At the end of every deal, my wife and I write up a little summary of what we did well, what we did poorly and what we can do better on the next deal (I learned this tip from a fellow BiggerPockets blogger, Michael Zuber). After looking over our last deal, one thing was painfully (literally) obvious, we did TOO MUCH work. Let me give you a little more context. A few months ago, a local realtor in our market contacted me regarding this REO property ( see pic –> ).
I recalled seeing this property last year, when it was being sold as a short sale. Knowing the condition of the property, I immediately put an offer on it. After going a little back-and-forth on the price, my offer was accepted.
In order to get the property at the discount I was requesting, we needed to purchase the property “as is.” This is pretty common practice, especially when buying REOs. However, what was different about this deal compared to others I’ve done was the amount of rehab needed.
Typically, our rehabs are very light and rarely exceed $4K total. If they require more work than that, we’ll usually pass. However, after inspecting the property myself, I realized the majority of the work was cosmetic and could be completed by me, if needed.
So we decided to take on the bear of a project.
Prior to closing escrow, we had our usual contractors and handyman provide us with quotes, so we knew exactly how much everything was going to cost us from day one. After looking over all the quotes, the total was going to be around $9K. Here’s the problem – I saw that number and I said the following to myself:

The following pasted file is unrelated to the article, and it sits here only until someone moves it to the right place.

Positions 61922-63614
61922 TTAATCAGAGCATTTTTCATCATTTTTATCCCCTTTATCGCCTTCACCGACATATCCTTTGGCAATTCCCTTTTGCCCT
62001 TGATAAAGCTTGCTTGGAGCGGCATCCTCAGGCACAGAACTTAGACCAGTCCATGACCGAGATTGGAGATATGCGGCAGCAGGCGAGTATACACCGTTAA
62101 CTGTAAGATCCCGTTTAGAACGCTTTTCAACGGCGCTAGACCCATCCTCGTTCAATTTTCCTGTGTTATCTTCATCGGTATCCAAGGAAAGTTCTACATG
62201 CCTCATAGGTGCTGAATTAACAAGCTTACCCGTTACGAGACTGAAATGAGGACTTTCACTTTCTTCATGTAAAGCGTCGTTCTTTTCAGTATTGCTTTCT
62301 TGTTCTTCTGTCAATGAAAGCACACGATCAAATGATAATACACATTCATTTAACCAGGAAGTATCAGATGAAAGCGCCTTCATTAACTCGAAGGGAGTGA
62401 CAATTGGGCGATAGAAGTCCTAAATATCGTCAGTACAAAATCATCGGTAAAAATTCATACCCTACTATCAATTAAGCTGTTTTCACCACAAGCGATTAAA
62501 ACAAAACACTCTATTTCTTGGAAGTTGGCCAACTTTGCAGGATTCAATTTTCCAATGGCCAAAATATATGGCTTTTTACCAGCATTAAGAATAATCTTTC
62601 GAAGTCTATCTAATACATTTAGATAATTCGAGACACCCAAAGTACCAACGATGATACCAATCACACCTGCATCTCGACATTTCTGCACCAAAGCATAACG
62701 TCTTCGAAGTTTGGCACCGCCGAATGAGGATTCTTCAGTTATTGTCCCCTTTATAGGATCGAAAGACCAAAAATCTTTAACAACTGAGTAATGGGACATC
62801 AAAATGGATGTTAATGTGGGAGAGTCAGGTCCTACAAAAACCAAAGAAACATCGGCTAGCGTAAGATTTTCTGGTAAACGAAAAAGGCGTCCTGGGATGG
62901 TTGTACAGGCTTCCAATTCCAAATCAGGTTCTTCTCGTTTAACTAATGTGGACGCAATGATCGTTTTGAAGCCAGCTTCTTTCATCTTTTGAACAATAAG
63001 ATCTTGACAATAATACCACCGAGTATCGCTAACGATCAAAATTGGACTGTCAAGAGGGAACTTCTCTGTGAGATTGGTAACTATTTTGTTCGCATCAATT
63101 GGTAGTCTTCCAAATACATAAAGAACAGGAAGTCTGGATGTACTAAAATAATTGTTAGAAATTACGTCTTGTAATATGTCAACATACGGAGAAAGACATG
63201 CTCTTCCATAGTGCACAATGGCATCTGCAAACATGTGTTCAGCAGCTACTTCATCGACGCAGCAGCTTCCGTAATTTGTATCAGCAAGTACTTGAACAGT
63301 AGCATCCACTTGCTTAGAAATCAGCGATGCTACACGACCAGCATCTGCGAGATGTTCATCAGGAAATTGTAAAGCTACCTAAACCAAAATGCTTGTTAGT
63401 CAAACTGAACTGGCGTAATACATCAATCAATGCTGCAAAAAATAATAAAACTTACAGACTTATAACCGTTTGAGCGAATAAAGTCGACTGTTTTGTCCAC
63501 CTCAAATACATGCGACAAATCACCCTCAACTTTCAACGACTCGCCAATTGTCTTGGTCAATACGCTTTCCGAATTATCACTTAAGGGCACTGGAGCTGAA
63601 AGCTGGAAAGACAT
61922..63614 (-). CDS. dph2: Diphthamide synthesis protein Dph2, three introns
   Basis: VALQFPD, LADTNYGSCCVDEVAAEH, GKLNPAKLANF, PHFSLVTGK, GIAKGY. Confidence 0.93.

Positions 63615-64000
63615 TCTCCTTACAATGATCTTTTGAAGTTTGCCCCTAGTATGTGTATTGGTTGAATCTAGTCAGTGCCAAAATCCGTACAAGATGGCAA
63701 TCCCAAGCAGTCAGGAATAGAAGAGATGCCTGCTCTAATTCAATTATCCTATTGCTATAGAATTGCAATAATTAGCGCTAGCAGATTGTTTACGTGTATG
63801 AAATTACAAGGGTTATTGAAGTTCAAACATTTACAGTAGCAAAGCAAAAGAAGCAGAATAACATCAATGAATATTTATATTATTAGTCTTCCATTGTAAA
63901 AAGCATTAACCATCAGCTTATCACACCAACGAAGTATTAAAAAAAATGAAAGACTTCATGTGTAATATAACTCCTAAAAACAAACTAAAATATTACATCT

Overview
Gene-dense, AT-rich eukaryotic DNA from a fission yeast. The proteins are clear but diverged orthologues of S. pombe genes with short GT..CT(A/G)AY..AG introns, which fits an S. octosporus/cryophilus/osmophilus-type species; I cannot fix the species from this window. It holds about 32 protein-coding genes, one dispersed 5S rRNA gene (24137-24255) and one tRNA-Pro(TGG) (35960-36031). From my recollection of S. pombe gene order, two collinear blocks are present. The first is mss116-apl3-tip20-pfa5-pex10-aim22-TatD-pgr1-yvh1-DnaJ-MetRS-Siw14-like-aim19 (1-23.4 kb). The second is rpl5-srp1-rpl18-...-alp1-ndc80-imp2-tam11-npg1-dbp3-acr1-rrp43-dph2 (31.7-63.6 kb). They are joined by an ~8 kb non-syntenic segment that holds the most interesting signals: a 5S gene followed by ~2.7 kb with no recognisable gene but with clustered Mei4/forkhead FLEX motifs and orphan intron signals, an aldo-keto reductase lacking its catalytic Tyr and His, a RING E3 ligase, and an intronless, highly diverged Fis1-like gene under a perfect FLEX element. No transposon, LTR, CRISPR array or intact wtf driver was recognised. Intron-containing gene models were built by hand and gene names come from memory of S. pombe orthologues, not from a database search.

Why pay someone else when WE can do it for SO much cheaper?
You can probably guess what happened next – we worked ourselves to the bone! Every weekend (even a few times during the week) for about a month, my wife and I were driving the two hours up to our property to paint, re-patch drywall, install toilets, hang light fixtures, etc. Normally, I don’t mind getting my nails dirty on our rehabs, but this project took the cake.
Here are a few fun facts about this rehab that are not totally related to this post, but were kind of interesting:
* The kitchen was inside the garage
* My handyman likes Pizza (he left boxes everywhere)
* Fans with two only blades can still cool a room down
* A squatter named “Dopey” lived in the property for a brief time
Ok, now back to the post.
After reviewing the summary of this project, we gave ourselves a “C” on this project. There are a lot of things we could have done better to make this a smoother project that conformed to our business model. Here are few nuggets of wisdom we learned from this experience:
- Talent – Doing the work ourselves saved us money, BUT everything took longer than expected. Since we are not full-time contractors, we often found ourselves running to the hardware store several times a day to buy the right tools and materials to complete a given task.
- Greed – The irony of this whole story is that we DID budget $8K for our repair costs. The only reason we decided to do the work ourselves was to shave off costs from our bottom line.
- TIME – I have a full-time job in a non-real estate related industry. I typically work 50-60 hours per week. Working on houses in the hot sun on my weekend is NOT the way I want to spend my free time.
Looking back on this crazy project, the overarching lesson we learned was that the return on our time was best spent working ON the business, not IN it. What I mean by this is that our core set of skills is NOT pretending to be contractors, or even managing properties for that matter. Our core set of skills is working our day jobs and earning the capital needed to fund our deals. Our time outside of our W-2 jobs should be spent networking with RE agents, raising private capital, managing contractors and building systems to minimize our workload.
In the end, the property was still a great deal. However, if I could do it over, I would have rather stuck to our initial business plan which was to focus on our core skills and outsource non-core skills to capable parties.
Readers, what about you? What are a few things you do to work on your business, not in it?